Yesterday RealClearPolitics’ Sean Trende sought to administer a comprehensive smackdown to the “demographic/geographic destiny” scenario of worried Republicans and optimistic Democrats (he was specifically addressing one of the former, Commentary’s Peter Wehner), whereby GOP electoral prospects are being decisively eroded by a party base that’s too old and white and too confined to the South and interior West.
Trende has come at this hypothesis before, but via the narrower question of whether the GOP has actually “maxed out” on its white voting base. His argument last summer that a white voter “falloff” between 2008 and 2012 had as much to do with Mitt Romney’s defeat as the failure to attract minority voters drew a lot of positive attention from conservative opponents of immigration reform (many of whom did not pay attention to Trende’s warning that the “missing white voters” weren’t necessarily all that conservative). In the latest piece, Trende simplifies his analysis of demographic trends by suggesting that Democratic gains among minority voters and Republican gains among white voters are largely canceling each other out. But his main emphasis is on the idea that “fundamentals” like incumbency and economic growth can change the boundaries of what we can expect in party performance among various demographic categories.
In 1984, Reagan [who won 64% of the white vote] was running with 7 percent growth at his back. In 1988, George H.W. Bush, running in a good environment with solid growth, won 59 percent of the white vote. In 2012, running in a mediocre-to-unfavorable environment, Mitt Romney won 59 percent of the white vote. In other words, a Republican running in a mediocre year performs about as well with whites as a Republican used to perform running in a great Republican year. If a Republican president were running with 7 percent growth at his or her back, I’m fairly certain he or she would eclipse Reagan’s 1984 mark.
We cannot, of course, test that hypothesis until 2020 at the earliest. So Trende concludes with a more general dismissal of the idea that Republicans are doomed unless they change their game to broaden their demographic and geographic appeal:
The GOP currently has some of the largest shares of Congress, governorships, and state legislatures that it has had in recent history. Demographic changes did not prevent Democrats from suffering the worst midterm election in 80 years in 2010, and most signs suggest another bad year is in the offing. This simply isn’t consistent with the “demographic doom” storyline. As John Sides wryly noted, realignments don’t take midterm elections off.
Ultimately, our elections still follow the same fundamentals that they have always followed. Parties that produce peace and prosperity win elections. Those that do not lose elections. If Democrats produce growth and keep us out of wars before 2016, they will more likely than not win another term. If they do not, they will lose, demographics aside.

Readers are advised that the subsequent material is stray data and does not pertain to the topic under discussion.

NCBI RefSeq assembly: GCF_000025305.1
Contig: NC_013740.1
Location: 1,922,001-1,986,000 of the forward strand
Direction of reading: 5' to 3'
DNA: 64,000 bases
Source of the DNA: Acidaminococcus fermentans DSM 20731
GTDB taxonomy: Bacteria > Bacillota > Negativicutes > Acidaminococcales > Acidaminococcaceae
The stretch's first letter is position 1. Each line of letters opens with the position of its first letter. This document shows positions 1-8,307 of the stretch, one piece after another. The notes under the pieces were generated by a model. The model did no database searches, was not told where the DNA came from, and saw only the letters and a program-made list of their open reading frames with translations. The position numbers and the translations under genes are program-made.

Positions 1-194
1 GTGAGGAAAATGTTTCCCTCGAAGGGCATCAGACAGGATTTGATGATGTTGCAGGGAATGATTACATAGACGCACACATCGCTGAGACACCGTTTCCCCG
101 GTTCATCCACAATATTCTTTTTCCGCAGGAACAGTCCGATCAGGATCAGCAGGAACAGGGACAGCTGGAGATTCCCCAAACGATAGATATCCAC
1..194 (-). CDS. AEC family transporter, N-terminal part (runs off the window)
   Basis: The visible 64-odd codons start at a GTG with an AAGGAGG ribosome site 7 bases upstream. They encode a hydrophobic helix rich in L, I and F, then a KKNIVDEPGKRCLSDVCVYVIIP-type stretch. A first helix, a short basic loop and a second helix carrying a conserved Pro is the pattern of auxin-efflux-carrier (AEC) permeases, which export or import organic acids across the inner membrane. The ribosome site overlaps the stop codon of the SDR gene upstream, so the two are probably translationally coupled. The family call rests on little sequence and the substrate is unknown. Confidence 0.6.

Now this rather pat conclusion does not deal with the possibility that disparate turnout patterns in presidential and midterm years means any generalizations about “the electorate” are misleading (or to answer Sides, maybe “realignments” don’t take midterm elections off, but strong trends short of a realignment most definitely can and have). And as always, the limited data set of recent elections makes it possible for multiple theories about the difference between victory and defeat to be valid—or at least arguable—simultaneously.
But what I took away from Trende’s critique of Wehner’s analysis is that we should be suspicious of any single-bullet theory of elections. Yes, demographic trends matter a lot, but in the end a vote’s a vote and parties can make up losses in one sector with gains in another. The same is true of geography: yes, the winning presidential party tends to win most of the “battleground states,” but that’s mainly because close states tend to reflect the national popular vote. Yes, we sometimes over-emphasize the impact of ideology, “issues” and candidate quality on actual voters, but on the other hand, no one really believes the Goldwater, McGovern and Mondale fiascos were purely the product of good economic conditions, or that Rick Santorum or Newt Gingrich would have done as well as Mitt Romney in 2012.
Sometimes you have to look at the influences that affect elections in combination: right now, Democrats face the obvious challenge of limiting their losses among white voters and maximizing their gains among minority voters while investing heavily in changing midterm turnout patterns that are actually as big a problem as the mediocre condition of the economy. That can be done mechanically via superior, data-driven GOTV efforts, or more indirectly by issue appeals, candidate selection, and yes, negative campaigning—or all of the above. And while “swing voters” who actually pay attention to campaign ads are a vastly less important share of the electorate than many pundits imagine, they still exist, and cannot be discounted.
So while I strongly sympathize with Trende (and with the entire tribe of “fundamentalists”) in criticizing some single-bullet theories of elections as ignoring data and disguising hidden agendas, they sometimes tend to substitute their own. Politics remains a complicated business. And we need to examine the wildly disparate factors that influence it more, not less.
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